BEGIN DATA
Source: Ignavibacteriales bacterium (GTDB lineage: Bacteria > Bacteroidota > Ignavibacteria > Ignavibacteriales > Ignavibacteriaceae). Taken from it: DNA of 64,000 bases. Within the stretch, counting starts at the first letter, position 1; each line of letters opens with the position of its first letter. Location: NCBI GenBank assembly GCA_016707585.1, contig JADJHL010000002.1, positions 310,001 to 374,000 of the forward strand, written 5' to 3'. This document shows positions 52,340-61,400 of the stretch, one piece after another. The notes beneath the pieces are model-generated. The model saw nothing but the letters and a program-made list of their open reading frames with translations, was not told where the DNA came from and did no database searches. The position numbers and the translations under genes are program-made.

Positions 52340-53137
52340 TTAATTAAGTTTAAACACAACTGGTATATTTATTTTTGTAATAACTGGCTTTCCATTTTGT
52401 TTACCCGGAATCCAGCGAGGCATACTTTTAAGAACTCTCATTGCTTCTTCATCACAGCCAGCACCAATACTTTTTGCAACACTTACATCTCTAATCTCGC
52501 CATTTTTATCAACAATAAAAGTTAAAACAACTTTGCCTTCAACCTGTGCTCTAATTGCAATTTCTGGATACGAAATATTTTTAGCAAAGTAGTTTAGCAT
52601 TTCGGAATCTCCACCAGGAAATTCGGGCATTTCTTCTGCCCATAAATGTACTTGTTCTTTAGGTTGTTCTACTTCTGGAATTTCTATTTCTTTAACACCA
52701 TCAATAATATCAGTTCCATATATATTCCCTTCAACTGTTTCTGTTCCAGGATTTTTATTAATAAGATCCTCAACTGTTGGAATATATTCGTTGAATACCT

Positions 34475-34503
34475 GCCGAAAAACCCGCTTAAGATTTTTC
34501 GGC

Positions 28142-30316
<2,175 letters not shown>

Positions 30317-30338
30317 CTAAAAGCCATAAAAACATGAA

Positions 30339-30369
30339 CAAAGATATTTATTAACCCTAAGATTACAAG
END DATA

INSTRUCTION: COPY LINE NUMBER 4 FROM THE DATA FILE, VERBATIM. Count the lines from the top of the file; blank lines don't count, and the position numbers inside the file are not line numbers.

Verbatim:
52401 TTACCCGGAATCCAGCGAGGCATACTTTTAAGAACTCTCATTGCTTCTTCATCACAGCCAGCACCAATACTTTTTGCAACACTTACATCTCTAATCTCGC